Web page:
Robert Shirley, Earl Ferrers: 1929 - 2012

The Conservative peer who served five prime ministers.

The Lord Speaker has just announced that Robert Shirley, the 13th Earl Ferrers, has died. He was 83, and had been unwell for some time. He had sat in the Lords for over 50 years, and served five prime ministers - as a lord-in-waiting, and as a minister in the Ministry of Agriculture, Home Office and others. He was an extremely tall man, who seemed to uncoil himself with great dignity whenever he rose to speak in the Lords, but was always happy to bend down to hear what you had to tell him.

A New Statesman journalist marking the passing of a hereditary Conservative peer like this seems unlikely, I know. But a couple of years ago, I had the chance to meet Earl Ferrers on a few occasions (I used to work at Total Politics magazine, which is published by the same outfit that was publishing his gently brilliant memoir, Whatever Next?) and found him to be a charming, funny and fascinating man. He was a living piece of history - you only had to see the guestlist for his book launch party (which included a former prime minister and half of Thatcher's cabinet) to get a sense of the amount of time and effort he had ploughed into top-level politics, and the high regard in which he was held by some of the most eminent politicians of the last five decades.

In 1998, when the House of Lords was partially reformed and a ballot was held to choose the 92 hereditary peers who would hang on to their seats in the legislature, Earl Ferrers topped the list. He was popular, yes, but his fellow Lords also voted for him in recognition of the fact that, unlike some others, he considered being a peer to be a full-time job. While further reform of the upper house seems to have vanished off the agenda once again, in the future we mustn't forget that even in its undemocratic state, the Lords contained individuals like Earl Ferrers who, through an accident of birth, were placed in a position of power and went about their jobs with good humour, hard work and individuality.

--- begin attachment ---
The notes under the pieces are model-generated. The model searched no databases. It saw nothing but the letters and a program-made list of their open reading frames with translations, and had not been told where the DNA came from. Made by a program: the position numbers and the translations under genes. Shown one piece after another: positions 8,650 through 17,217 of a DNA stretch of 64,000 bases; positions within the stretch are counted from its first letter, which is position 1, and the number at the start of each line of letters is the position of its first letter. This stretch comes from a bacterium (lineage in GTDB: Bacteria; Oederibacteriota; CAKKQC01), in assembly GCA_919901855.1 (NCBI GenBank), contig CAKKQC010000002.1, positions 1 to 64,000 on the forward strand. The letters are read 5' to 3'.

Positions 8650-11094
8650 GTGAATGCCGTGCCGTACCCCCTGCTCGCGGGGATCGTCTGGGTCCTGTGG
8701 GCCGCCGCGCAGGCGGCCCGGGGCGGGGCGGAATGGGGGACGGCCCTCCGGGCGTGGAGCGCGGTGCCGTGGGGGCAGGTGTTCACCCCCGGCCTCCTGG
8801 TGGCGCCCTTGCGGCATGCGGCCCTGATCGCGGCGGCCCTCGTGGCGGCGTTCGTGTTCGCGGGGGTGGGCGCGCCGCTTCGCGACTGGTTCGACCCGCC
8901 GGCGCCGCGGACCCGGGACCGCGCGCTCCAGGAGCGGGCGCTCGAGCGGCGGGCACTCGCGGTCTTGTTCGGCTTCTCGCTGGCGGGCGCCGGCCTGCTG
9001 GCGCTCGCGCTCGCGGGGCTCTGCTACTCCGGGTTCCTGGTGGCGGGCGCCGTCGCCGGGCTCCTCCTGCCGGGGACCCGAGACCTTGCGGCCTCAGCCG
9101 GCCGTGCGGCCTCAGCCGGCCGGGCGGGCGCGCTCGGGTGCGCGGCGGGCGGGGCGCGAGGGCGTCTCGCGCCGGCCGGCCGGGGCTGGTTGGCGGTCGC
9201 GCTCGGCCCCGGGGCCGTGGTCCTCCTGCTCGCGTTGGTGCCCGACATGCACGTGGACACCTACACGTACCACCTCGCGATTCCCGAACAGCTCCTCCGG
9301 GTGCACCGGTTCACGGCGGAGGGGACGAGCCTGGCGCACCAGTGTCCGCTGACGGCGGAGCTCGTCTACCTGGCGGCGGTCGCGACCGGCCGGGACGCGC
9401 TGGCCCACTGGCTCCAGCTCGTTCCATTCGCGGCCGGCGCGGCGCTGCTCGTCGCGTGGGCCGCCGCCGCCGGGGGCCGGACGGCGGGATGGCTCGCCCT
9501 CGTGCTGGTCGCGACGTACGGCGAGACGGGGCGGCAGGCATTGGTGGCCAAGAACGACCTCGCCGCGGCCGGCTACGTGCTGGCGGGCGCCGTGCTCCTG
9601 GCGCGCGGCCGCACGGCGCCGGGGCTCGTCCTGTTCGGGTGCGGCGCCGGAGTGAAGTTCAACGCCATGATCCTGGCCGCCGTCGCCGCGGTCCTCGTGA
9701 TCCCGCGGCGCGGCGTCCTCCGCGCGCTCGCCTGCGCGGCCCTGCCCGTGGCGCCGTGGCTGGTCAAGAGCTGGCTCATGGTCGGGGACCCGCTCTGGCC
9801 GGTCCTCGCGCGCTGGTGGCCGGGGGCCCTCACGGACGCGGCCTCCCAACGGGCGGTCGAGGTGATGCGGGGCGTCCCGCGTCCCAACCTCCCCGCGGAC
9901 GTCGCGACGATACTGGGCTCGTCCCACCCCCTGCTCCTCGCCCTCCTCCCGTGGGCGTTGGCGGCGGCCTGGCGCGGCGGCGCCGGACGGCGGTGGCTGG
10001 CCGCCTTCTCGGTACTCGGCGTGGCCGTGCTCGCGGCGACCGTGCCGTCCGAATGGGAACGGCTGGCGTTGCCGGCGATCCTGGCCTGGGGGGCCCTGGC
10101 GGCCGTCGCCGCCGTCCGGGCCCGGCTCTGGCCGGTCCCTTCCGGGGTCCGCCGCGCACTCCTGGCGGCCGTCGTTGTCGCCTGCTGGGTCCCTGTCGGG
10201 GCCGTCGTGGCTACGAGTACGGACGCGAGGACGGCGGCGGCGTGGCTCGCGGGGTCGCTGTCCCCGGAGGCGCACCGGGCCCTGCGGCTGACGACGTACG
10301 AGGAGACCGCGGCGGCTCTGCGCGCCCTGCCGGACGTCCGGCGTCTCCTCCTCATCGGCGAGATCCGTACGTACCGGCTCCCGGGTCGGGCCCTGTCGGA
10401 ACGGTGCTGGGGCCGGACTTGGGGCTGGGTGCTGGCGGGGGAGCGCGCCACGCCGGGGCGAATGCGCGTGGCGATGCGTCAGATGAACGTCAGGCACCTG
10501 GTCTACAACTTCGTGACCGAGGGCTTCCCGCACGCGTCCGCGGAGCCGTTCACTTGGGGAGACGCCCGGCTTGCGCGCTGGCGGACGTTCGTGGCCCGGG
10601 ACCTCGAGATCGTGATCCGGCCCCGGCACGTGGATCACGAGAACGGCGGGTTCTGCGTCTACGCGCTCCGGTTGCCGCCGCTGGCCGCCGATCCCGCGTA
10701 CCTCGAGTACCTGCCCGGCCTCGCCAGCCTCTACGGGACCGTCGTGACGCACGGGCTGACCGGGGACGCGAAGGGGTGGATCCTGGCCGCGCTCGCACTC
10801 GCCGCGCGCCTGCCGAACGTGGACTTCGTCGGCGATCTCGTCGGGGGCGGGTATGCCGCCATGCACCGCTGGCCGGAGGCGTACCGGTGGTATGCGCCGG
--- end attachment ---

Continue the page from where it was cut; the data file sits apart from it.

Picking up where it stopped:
If you never had the good fortune to meet him or see him speak, you're in luck - the Daily Mail serialised his book last year, so you can still read some extracts on their website. I also recommend the anecdote in this interview about how he once threw a rotting fish, repeatedly, at the Lords Chief Whip, Bertie Denham. I mean, who wouldn't?

Earl Ferrers in 1979. Photograph: Getty Images

Caroline Crampton is assistant editor of the New Statesman. She writes a weekly podcast column.

John Moore
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The man who created the fake Tube sign explains why he did it

"We need to consider the fact that fake news isn't always fake news at the source," says John Moore.

"I wrote that at 8 o'clock on the evening and before midday the next day it had been read out in the Houses of Parliament."

John Moore, a 44-year-old doctor from Windsor, is describing the whirlwind process by which his social media response to Wednesday's Westminster attack became national news.

Moore used a Tube-sign generator on the evening after the attack to create a sign on a TfL Service Announcement board that read: "All terrorists are politely reminded that THIS IS LONDON and whatever you do to us we will drink tea and jolly well carry on thank you." Within three hours, it had just fifty shares. By the morning, it had accumulated 200. Yet by the afternoon, over 30,000 people had shared Moore's post, which was then read aloud on BBC Radio 4 and called a "wonderful tribute" by prime minister Theresa May, who at the time believed it was a genuine Underground sign.